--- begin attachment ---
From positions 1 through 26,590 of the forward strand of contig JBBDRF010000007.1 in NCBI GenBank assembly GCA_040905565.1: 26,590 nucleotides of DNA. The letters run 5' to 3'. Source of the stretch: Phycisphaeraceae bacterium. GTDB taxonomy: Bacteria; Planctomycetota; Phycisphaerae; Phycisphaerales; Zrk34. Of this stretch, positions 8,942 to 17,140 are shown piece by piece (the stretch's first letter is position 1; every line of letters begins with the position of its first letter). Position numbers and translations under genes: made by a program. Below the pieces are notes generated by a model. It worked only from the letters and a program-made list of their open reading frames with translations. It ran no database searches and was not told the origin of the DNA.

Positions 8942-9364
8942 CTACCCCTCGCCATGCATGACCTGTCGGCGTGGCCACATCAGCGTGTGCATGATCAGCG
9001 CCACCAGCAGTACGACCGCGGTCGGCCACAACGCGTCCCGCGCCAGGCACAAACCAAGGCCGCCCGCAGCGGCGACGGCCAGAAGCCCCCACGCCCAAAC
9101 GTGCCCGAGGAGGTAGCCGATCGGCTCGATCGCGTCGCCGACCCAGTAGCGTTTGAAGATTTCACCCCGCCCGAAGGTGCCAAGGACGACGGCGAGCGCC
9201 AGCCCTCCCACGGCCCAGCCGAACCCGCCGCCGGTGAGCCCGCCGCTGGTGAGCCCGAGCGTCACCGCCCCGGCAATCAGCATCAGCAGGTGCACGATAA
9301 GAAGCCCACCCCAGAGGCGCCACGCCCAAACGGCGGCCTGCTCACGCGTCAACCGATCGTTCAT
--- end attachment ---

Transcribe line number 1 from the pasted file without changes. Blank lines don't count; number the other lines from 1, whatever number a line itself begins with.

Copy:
From positions 1 through 26,590 of the forward strand of contig JBBDRF010000007.1 in NCBI GenBank assembly GCA_040905565.1: 26,590 nucleotides of DNA. The letters run 5' to 3'. Source of the stretch: Phycisphaeraceae bacterium. GTDB taxonomy: Bacteria; Planctomycetota; Phycisphaerae; Phycisphaerales; Zrk34. Of this stretch, positions 8,942 to 17,140 are shown piece by piece (the stretch's first letter is position 1; every line of letters begins with the position of its first letter). Position numbers and translations under genes: made by a program. Below the pieces are notes generated by a model. It worked only from the letters and a program-made list of their open reading frames with translations. It ran no database searches and was not told the origin of the DNA.